Less than two months later, he fought Noons for the vacant Elite XC lightweight title, only to be stopped by the cageside doctor after Noons put his boxing skills to work and sliced up Diaz's face for most of the first round.
If Diaz is concerned about avoiding blows when the two meet again in Strikeforce on October 9, you wouldn't know it from the way he's training just a week out from his first title defense.
Each round goes more or less the same: Diaz storms forward into increasingly confident punch combos from his opposition, who all seem pleasantly surprised that they're able to hit him at all. The first minute belongs to the sparring partners. This isn't so bad
, you can almost hear them thinking. I'm hanging with Nick freaking Diaz
Then it's Diaz's turn. He cranks up the pace and starts thumping them to the body or snapping their heads back with counter hooks. They fade, and he surges. Suddenly the cage starts to seem too small. There's nowhere to hide. Diaz is barely even breathing hard.
After an especially intense round, one beleaguered sparring partner pulls off his headgear and grabs a seat in the open doorway to catch the cool afternoon breeze coming in. His nose is swollen and his eyes are watering. The look on his face says, Maybe if I remain very still, he won't ask me to go another round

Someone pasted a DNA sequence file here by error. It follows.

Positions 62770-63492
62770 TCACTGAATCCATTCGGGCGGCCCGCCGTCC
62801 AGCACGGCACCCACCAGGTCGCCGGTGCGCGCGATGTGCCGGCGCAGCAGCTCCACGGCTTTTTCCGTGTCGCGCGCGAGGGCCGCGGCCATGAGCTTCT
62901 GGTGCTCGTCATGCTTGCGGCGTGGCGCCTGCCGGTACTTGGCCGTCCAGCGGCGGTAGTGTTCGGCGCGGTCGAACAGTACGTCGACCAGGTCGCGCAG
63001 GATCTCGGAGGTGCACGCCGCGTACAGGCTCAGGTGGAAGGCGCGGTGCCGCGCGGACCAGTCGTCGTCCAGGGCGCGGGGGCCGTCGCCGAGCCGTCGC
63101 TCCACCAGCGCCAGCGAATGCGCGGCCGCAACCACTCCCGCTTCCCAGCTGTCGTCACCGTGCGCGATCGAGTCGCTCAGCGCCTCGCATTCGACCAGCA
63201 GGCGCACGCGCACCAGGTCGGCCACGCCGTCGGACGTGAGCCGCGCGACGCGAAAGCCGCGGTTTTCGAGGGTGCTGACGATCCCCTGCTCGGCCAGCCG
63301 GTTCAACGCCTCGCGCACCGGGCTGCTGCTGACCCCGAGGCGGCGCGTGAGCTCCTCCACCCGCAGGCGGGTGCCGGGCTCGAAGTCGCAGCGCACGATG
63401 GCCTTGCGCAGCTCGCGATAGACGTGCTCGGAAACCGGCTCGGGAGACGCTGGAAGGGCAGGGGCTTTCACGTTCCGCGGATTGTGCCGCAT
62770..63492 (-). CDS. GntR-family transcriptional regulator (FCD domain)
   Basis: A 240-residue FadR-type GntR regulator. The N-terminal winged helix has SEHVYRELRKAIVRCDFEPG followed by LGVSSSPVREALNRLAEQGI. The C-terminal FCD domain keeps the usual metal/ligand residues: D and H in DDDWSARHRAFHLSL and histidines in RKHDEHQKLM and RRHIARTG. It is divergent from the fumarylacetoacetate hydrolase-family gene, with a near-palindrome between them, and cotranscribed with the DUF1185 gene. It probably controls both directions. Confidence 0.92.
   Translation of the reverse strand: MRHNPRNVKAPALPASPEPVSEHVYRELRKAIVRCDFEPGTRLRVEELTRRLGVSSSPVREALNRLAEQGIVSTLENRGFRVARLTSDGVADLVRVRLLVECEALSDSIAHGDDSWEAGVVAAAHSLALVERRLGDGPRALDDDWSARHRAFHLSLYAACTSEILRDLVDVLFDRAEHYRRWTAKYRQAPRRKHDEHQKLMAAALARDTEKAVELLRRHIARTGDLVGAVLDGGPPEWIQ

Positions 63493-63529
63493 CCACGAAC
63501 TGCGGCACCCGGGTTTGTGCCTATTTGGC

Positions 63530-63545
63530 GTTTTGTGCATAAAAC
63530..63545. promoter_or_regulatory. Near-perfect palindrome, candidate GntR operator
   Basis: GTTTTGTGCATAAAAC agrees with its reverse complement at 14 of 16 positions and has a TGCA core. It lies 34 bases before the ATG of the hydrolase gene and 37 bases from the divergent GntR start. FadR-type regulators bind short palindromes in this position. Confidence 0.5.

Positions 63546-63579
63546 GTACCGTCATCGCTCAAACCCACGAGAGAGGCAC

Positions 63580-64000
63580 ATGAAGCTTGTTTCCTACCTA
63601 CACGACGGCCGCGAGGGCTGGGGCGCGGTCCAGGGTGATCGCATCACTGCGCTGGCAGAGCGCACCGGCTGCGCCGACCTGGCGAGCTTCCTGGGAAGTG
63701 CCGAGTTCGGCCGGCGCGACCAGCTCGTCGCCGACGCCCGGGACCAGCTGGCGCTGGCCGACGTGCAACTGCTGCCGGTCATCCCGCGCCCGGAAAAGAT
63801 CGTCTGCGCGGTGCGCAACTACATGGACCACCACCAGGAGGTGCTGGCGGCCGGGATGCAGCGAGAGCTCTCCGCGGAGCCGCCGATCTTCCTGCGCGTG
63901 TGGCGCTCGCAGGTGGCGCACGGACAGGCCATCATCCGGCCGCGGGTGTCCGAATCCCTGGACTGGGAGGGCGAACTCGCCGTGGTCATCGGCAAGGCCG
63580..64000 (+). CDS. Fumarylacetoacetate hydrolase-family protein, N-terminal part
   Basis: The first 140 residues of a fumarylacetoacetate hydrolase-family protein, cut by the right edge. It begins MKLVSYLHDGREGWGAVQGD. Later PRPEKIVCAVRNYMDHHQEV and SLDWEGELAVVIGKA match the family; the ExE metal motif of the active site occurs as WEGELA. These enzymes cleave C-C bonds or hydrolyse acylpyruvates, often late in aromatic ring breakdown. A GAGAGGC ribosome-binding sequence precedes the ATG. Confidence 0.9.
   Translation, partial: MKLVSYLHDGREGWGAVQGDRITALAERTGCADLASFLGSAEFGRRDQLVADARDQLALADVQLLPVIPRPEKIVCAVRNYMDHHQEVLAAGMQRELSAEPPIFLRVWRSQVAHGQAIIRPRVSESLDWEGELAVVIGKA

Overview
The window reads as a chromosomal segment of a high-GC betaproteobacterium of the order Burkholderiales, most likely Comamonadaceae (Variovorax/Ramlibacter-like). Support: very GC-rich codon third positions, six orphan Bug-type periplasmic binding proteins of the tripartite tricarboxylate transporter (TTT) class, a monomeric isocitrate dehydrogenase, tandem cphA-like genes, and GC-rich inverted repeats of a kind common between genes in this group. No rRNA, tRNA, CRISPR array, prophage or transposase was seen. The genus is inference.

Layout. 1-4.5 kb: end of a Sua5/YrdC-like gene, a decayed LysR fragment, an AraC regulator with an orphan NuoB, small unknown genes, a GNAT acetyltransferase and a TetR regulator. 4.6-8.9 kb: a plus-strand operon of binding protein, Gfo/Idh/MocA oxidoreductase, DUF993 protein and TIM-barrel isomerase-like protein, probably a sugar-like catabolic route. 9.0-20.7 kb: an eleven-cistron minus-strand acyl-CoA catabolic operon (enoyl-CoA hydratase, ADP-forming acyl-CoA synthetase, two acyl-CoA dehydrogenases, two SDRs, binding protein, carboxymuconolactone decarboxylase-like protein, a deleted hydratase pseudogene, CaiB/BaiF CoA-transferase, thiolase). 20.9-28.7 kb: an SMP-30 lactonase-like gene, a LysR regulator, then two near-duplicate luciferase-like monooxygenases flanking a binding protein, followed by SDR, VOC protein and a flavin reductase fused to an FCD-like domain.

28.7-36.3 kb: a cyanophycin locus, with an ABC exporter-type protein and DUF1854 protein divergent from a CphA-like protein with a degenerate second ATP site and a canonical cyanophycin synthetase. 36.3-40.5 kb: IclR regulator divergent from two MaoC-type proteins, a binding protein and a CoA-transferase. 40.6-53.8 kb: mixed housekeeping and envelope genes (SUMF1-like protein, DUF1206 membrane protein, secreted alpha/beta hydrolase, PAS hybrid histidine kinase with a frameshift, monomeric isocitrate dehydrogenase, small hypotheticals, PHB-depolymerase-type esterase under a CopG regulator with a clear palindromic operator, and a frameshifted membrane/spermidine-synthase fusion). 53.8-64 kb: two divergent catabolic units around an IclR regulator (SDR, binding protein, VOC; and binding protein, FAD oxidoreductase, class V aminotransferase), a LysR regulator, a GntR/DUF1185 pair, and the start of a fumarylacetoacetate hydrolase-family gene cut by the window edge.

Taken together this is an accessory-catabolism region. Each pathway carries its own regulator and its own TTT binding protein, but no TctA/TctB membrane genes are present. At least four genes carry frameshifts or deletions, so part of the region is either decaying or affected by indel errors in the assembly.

He's spent a lot of time working with boxers who can mimic Noons' style. He even did some work with undefeated WBA super middleweight champ Andre Ward
in the lead-up to this fight. The message is clear: Diaz isn't just looking to get this fight to the mat, in part because he's not nearly as impressed with Noons' boxing skills as Noons seems to be.
He is willing to give his opponent credit for one thing, though.
"[Noons] is picking really smart fights," Diaz says. "I'll give him that. He's fighting only stand-up fighters, even like myself. He doesn't want to fight anyone who just wants to take him down. If he fights a real serious wrestler, he won't survive the way I can. If I get taken down you can't finish me, but if he gets taken down you can just lay on him. I mean, I'd imagine. I don't really know because I haven't seen him do sh-t."